ASD involves anatomical changes to the spine after surgery that cause pain.
Surgeons and experts aren’t sure whether ASD is the result of pre-existing conditions worsening or other causes.
This condition is most common after spinal fusion surgeries.
A patient could go two or more years with no pain before ASD occurs. When it does set it, it can be very painful. Revision spine surgery is often the only treatment option.
5. You’ve had a second disc herniation
When a patient undergoes surgery for a herniated disc, the surgeon will often remove onlypart of the damaged disc. Sometimes, the remaining part may herniate as well.
When this occurs, a revision spine surgery will be necessary. During surgery, the surgeon will remove the remaining damaged pieces of the disc. Until those parts are gone, pain will continue.
6. A preexisting problem has persisted or worsened post-surgery
Surgery for deformities such as scoliosis and kyphosis may be onlytemporary fixes.
Depending on the patient’s condition, an initial back surgery may only temporarily reduce pain or deterioration.
Non-surgical treatments may help reduce pain or keep a condition from worsening. But these treatments are not always enough.
Some patients may need surgeries every few years to keep up with the deterioration.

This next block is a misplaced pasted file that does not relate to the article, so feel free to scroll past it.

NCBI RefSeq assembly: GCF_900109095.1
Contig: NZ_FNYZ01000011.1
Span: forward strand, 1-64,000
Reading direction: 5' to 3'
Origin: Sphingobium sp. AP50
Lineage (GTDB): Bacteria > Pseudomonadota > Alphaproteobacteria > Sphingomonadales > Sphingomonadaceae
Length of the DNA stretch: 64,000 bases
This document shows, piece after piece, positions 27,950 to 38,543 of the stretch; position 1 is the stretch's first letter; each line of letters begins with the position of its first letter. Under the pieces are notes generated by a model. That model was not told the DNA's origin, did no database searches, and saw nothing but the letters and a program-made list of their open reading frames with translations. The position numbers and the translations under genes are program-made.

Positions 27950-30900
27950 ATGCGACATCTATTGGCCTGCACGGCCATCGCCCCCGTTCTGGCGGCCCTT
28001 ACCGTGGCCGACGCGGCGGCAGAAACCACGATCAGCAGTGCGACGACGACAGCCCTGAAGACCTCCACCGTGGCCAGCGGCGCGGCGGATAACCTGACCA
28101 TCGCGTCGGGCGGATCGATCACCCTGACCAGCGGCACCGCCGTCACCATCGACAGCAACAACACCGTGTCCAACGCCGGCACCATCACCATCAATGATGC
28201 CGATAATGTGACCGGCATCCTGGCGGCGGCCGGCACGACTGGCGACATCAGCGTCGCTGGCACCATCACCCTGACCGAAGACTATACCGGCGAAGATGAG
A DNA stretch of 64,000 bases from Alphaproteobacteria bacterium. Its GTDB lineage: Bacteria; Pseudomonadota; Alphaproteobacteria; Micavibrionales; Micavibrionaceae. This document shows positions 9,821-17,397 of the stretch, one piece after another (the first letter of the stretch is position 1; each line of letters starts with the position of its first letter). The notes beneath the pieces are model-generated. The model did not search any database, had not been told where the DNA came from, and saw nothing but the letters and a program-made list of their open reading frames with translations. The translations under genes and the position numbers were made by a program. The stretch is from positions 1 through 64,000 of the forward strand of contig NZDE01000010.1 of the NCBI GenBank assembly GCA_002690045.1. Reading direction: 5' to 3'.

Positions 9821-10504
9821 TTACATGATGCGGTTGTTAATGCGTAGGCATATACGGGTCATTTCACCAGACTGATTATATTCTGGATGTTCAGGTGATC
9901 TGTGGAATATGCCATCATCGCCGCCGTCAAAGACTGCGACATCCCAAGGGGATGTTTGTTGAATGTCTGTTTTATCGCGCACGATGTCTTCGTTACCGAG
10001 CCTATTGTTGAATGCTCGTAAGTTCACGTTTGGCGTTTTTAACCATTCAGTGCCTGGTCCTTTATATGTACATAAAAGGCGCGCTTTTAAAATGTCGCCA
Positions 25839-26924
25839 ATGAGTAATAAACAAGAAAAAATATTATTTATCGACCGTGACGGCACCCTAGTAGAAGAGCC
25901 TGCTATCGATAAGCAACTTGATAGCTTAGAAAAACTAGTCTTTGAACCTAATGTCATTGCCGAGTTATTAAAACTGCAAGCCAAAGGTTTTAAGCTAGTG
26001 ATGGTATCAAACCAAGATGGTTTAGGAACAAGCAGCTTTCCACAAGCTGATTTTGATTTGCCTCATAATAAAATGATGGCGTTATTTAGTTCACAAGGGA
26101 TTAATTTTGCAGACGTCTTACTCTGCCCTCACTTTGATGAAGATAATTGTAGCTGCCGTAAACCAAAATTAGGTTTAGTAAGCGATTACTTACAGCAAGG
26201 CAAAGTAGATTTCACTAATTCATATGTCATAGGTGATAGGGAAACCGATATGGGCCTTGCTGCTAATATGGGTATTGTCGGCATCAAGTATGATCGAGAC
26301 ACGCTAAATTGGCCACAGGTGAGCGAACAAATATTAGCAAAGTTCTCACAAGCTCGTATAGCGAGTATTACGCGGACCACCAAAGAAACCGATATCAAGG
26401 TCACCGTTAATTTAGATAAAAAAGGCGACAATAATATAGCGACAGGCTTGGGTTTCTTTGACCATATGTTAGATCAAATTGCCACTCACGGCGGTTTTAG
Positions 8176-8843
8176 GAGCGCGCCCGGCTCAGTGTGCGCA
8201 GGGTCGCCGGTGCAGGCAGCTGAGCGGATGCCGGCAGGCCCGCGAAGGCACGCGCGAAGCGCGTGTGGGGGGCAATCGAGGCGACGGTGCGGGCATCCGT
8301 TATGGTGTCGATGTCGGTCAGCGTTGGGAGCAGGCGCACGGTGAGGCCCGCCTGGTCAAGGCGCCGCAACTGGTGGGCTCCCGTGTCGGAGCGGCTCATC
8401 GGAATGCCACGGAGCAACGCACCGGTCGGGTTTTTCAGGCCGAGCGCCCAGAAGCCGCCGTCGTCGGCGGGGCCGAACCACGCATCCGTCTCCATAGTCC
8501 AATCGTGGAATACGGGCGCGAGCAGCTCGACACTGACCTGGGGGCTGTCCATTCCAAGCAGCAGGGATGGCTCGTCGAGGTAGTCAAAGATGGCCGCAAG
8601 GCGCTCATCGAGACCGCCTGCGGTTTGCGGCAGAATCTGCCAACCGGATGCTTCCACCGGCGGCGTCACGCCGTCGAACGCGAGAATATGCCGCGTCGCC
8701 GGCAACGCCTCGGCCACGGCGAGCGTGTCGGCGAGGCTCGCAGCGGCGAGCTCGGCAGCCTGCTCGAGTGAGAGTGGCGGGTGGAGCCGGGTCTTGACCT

Additionally, conditions that cause poor bone quality may lead to deterioration and pain after surgery. Sometimes, revision spine surgery can reverse the effects these conditions have on treated areas.
7. You develop an infection or nerve pain after surgery
Infections are not uncommon following any kind of surgery. The causes for them vary, as do the complications that infections can cause.
If you develop an infection around a piece of hardware used for back surgery, a revision spine surgery might be necessary to remove or replace it.
Another complication that isn’t uncommon following back surgery is nerve pain.
Nerves may become compressed after an operation on the spine. In this case, the pain can be severe. Medications and other non-surgery treatments may reduce pain, but won’t fix the problem.
8. Your initial surgery wasn’t successful
Surgery for chronic pain isn’t always an exact science. Sometimes, surgery is performed on the wrong site. In this case, the patient still experiences pain.
A patient’s initial diagnosis could be wrong. Other times, the pain a patient is feeling is from several injuries or conditions. As a result, one surgery isn’t enough.
In either case, revision spine surgery may be necessary.
Are you a candidate for revision spine surgery?
There are many treatment options for back pain. Sometimes, pain can be treated by non-surgical techniques. Other times, the only effective way to treat conditions and reduce pain is through additional surgeries.
If you are experiencing any of the above complications, you may be a candidate for revision spine surgery.
If revision spine surgery is required, a minimally invasive procedure may be possible. Other times, however,a more complex surgery is necessary.